Body Count How climate change is killing us
Suddenly, when the country caught fire, people realised what the government has not: that climate change is killing us.
But climate deaths didn’t start in 2019. Medical officers have been warning of a health emergency as temperatures rise for years, and for at least a decade Australians have been dying from the plagues of climate change – from heat, flood, disease, smoke. And now, pandemic.
In this detailed, considered, compassionate book, Paddy Manning paints us the big picture. He revisits some headline events which might have faded in our memory – the Brisbane Floods of 2011; Melbourne’s thunderstorm asthma fatalities of 2016 – and brings to our attention less well-publicised killers: the soil-borne diseases that amplify after a flood; the fact that heat itself has killed more people than all other catastrophes put together. In each case, he has interviewed scientists to explore the link to climate change and asks how – indeed, whether – we can better prepare ourselves in the future.
Most importantly, Manning has spoken to survivors and the families of victims, creating a monument to those we have already lost. Donna Rice and her 13-year-old son Jordan. Alison Tenner. The Buchanan family. These are stories of humans at their most vulnerable, and also often at their best. In extremis, people often act to save their loved ones above themselves. As Body Count shows, we are now all in extremis, and it is time to act.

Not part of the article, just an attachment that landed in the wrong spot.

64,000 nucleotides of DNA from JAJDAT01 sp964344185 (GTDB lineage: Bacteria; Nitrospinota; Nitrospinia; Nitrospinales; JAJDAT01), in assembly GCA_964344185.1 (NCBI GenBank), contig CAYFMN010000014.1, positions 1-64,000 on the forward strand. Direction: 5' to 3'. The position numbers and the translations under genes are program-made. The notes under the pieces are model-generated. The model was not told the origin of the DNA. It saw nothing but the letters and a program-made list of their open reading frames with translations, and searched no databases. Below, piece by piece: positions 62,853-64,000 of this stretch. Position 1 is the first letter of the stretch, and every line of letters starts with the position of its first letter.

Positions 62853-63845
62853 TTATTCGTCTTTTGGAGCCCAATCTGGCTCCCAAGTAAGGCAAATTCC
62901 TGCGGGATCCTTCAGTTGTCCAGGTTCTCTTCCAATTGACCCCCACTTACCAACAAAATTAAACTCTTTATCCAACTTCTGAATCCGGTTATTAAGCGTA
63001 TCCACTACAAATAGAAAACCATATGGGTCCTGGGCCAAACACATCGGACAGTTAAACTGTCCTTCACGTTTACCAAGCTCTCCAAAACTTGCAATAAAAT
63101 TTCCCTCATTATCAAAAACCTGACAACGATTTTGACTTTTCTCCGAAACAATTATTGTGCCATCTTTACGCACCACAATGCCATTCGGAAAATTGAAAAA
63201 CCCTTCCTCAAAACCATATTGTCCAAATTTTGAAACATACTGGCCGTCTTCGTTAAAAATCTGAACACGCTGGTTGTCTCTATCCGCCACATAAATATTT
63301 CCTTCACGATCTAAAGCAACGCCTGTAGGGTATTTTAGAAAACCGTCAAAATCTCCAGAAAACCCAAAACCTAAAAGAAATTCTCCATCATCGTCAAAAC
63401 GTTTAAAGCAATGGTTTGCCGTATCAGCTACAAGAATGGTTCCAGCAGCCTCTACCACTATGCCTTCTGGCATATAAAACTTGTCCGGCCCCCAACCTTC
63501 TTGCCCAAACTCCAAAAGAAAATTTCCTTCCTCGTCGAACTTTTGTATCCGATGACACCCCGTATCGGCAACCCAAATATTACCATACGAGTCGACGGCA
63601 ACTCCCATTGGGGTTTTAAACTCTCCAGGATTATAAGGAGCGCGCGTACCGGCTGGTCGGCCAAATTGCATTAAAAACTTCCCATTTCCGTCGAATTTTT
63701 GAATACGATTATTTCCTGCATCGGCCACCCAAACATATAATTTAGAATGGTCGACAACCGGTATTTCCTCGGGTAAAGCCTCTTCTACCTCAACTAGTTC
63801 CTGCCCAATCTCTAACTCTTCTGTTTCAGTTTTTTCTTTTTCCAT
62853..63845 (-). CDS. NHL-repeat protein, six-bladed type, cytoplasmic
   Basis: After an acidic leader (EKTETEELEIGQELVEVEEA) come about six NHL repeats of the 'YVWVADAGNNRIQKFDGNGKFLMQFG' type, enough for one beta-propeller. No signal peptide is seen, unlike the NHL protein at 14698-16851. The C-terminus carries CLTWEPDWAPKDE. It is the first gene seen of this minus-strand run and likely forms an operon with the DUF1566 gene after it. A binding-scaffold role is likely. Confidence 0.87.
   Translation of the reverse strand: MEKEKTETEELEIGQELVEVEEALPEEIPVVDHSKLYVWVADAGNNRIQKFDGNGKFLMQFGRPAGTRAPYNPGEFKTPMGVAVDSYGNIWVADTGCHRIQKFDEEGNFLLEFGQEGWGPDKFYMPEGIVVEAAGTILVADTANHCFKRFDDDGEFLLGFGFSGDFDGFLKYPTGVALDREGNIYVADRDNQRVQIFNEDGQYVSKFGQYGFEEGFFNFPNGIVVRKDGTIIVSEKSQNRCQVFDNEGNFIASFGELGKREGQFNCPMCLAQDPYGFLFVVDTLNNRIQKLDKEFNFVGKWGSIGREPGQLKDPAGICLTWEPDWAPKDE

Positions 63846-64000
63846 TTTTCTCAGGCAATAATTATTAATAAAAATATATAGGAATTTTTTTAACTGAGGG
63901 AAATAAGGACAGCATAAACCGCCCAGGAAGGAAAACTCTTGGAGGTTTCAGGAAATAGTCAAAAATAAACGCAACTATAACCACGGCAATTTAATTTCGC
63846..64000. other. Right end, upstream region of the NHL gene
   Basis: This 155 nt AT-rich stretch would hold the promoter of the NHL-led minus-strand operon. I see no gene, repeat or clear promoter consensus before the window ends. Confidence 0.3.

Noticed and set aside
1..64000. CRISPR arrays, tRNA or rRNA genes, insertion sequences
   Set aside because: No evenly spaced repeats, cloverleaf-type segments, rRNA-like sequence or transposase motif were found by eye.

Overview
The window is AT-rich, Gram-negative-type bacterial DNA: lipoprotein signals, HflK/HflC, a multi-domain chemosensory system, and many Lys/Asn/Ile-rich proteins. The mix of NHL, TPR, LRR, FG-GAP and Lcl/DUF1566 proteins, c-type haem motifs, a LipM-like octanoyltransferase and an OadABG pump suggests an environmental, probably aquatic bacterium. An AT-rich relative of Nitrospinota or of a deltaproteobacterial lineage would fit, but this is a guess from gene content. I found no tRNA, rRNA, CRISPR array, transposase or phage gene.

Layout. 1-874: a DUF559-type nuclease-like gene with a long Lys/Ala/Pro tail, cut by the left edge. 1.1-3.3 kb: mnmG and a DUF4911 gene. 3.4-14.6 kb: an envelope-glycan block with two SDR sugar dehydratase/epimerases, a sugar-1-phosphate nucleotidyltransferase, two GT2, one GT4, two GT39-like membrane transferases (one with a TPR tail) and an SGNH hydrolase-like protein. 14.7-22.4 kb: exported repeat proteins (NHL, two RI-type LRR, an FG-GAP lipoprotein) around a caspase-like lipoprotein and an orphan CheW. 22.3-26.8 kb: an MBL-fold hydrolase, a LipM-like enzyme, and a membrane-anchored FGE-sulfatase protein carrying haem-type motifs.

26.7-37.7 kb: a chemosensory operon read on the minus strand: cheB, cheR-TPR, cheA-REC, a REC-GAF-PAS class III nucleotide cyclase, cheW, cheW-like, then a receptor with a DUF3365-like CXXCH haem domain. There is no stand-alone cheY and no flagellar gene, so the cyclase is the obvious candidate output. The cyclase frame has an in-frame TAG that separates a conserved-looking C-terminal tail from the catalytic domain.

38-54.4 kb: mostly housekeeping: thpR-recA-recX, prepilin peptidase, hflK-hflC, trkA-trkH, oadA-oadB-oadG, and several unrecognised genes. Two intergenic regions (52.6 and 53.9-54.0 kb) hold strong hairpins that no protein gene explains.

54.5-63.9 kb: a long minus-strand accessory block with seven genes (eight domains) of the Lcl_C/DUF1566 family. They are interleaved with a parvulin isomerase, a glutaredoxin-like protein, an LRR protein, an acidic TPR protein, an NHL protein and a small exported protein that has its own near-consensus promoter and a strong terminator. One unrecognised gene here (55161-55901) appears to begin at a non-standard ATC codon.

Respected journalist Paddy Manning tells these stories of tragedy and loss, heroism and resilience, in a book that is both monument and warning.
WINNER of the Victorian Premier's Literary Award for Non-Fiction 2021
Longlisted for the 2020 Walkley Book Award
'Body Count puts a human face on the lives impacted by our worsening climate crisis. Most apparent from Body Count is the sense of community throughout the book. These stories of heroism and hope provide a silver lining...' FIVE STARS, Good Reading
'Manning looks to past natural disasters that inform present conditions. His journalistic training allows for nuance; there's space set aside to discuss climate change sceptics and deniers even as his central these is unequivocal: that "as the planet hots up, the mercury's grim harvest will threaten more of us". Dedicated to the loved ones of those who've lost their lives in the stories told within, Body Count is at its heart an urgent and passionate rallying call.' The Saturday Paper
Biographical notePaddy Manning is contributing editor (politics) for The Monthly magazine and author of four books including Inside the Greens, Born to Rule: The Unauthorised Biography of Malcolm Turnbull. Over a 20-year career in journalism he has worked for the ABC, Crikey, SMH/The Age, AFR, The Australian and was founding editor and publisher of Ethical Investor magazine.